- Push in the little flaps close to the USB plug. I broke them, but assuming you don't want to sell it later on, this shouldn't matter.
- There are two further click connectors on the side of the module, you need to push open with a screw driver.
- After unfastening all click connectors, you can remove the top part of the casing from its top.
- Now verify that it has indeed the RT2571 chipset!
- Remove the glue clsoe to the USB connector holding the PCB in the bottom part of the housing and then remove the PCB from the housing.
- Plug the replacement USB WLAN module in the USB plug of the back PCB of the radio.
Assembling and configuration
- Before you assemble everything, make sure you know the MAC address of the new WLAN stick. In case of the Edimax module, it is actually noted on its casing. Otherwise, you might have to read it out by connecting the new WLAN module to a computer and using ipconfig.
- It's a good time to verify that everything works as intended by connecting all the PCBs back together and connecting the radio to the power adapter (see above). Be carefull though, if operating the radio (partly) without its casing!
- If everything works fine, unplug the radio again and assemble it. Just follow the steps described above in the opposite order. When reconnecting the spaker cable, it might be worth twisting it a cable of times. A twisted cable arranged well away from the WLAN stick is less susceptible to the crackle problem described on the Reciva forum.
- That's pretty much it! If your WLAN router uses MAC filtering, you need to enter the MAC address of the new stick into its MAC address table, before the radio can connect. The radio will have kept your WPA/WEP keys in case you use encryption.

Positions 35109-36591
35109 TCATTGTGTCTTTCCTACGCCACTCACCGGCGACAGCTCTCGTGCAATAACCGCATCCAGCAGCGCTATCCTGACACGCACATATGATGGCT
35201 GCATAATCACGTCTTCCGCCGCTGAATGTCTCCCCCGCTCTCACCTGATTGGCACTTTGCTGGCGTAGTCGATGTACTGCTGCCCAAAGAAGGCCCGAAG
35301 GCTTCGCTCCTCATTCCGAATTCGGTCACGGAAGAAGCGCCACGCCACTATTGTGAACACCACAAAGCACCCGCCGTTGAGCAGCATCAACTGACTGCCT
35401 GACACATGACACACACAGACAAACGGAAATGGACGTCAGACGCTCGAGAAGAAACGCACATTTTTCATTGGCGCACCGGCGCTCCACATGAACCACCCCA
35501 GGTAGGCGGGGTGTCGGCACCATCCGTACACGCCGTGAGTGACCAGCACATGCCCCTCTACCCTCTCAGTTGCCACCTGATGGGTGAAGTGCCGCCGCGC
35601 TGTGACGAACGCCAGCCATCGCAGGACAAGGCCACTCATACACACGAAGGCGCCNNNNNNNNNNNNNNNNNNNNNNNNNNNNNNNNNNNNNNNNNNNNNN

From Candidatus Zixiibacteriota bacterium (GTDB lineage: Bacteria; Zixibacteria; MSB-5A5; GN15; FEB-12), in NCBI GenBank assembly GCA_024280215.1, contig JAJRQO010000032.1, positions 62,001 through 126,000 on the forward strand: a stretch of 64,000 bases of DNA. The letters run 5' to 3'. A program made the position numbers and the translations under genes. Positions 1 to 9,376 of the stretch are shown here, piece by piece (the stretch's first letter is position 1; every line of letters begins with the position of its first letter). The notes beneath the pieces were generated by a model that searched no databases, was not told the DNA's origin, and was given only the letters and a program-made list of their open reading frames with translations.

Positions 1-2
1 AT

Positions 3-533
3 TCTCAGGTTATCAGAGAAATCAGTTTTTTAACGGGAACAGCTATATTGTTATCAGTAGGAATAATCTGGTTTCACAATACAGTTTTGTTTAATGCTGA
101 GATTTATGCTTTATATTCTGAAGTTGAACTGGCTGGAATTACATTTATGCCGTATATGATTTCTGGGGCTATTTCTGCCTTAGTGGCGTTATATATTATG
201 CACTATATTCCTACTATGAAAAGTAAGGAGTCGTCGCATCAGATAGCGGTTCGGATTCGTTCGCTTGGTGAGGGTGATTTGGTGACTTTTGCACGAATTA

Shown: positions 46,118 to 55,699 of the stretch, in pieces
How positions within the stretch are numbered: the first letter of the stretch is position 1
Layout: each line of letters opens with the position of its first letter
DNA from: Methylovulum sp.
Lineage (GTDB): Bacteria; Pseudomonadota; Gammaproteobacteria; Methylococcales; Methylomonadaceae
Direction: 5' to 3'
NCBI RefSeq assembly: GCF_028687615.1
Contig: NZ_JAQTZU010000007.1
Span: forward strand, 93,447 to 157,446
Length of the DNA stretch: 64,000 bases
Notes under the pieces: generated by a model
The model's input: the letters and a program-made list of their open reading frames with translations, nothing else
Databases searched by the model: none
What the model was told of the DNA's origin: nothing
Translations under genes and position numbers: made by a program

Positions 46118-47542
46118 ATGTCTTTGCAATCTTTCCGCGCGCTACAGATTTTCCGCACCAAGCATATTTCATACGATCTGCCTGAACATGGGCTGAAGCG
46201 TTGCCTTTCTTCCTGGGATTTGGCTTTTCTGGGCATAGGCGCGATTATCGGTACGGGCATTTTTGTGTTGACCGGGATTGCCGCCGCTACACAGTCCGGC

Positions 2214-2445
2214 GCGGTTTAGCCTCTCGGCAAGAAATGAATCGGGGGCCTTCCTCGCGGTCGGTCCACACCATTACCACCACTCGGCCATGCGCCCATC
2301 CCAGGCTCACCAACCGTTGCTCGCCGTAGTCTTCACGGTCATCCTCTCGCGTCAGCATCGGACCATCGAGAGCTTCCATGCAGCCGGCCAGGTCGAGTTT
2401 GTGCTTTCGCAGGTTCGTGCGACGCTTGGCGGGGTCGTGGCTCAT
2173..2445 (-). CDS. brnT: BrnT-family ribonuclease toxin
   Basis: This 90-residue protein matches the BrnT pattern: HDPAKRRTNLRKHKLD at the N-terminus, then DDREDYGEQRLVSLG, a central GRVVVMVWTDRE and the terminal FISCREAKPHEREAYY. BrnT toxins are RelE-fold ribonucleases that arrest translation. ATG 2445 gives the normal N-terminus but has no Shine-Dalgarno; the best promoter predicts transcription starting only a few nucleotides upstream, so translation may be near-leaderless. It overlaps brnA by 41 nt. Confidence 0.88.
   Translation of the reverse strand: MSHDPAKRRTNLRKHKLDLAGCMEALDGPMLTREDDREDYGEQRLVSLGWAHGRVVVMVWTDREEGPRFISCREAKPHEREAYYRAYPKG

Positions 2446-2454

If this all sounds a bit daunting or you can't get hold of a comptible WLAN module, you should consider the following options:
Deactivating the 802.11n mode of your router
If the problem is actually caused by your own router, e.g. after upgrading to a new model etc., you could try to deactivate its 802.11n mode. Of course this will mean that you restrict yourself to a maximum of 54 Mbit/s available under 802.11g. Note that the so-called mixed mode 802.11g+n also seems to affect the radio's WLAN module.
Shielding your radio from 802.11n signals
If the problem is caused by a neighbour's router close by, you might try to reposition your radio closer to your own router and/or further away from the suspected source of interference. Of course, you can also ask your neighbor to disable the 802.11n mode as described above.
As a last resort, you may shield your radio from EM interference by putting some metal objects between the radio and the source of disturbance to act as an EM shield. Depending on the field strength of the disturber, putting a metal sheet behind the radio, wrapping the entire radio or its internal WLAN stick in aluminium foil, or placing the WLAN stick (on an extension lead and insulated please!) into a saucepan will probably do the trick.
Using wired LAN access
Some Reciva based Interent radios have both, WLAN and LAN access. In this case, everything should work fine, if the LAN port is connected to your router. If your radio doesn't have a LAN port, like the IMP or the AE, you could buy a USB-to-LAN module and connect it to the internal USB port instead of a new WLAN module. You basically have to follow the same route as described above, but put an USB extension cble into the radio's socket, bring it to the outside of the radio and connect it to the LAN-module. At least the newer firmware versions have kernel support for some of these modules.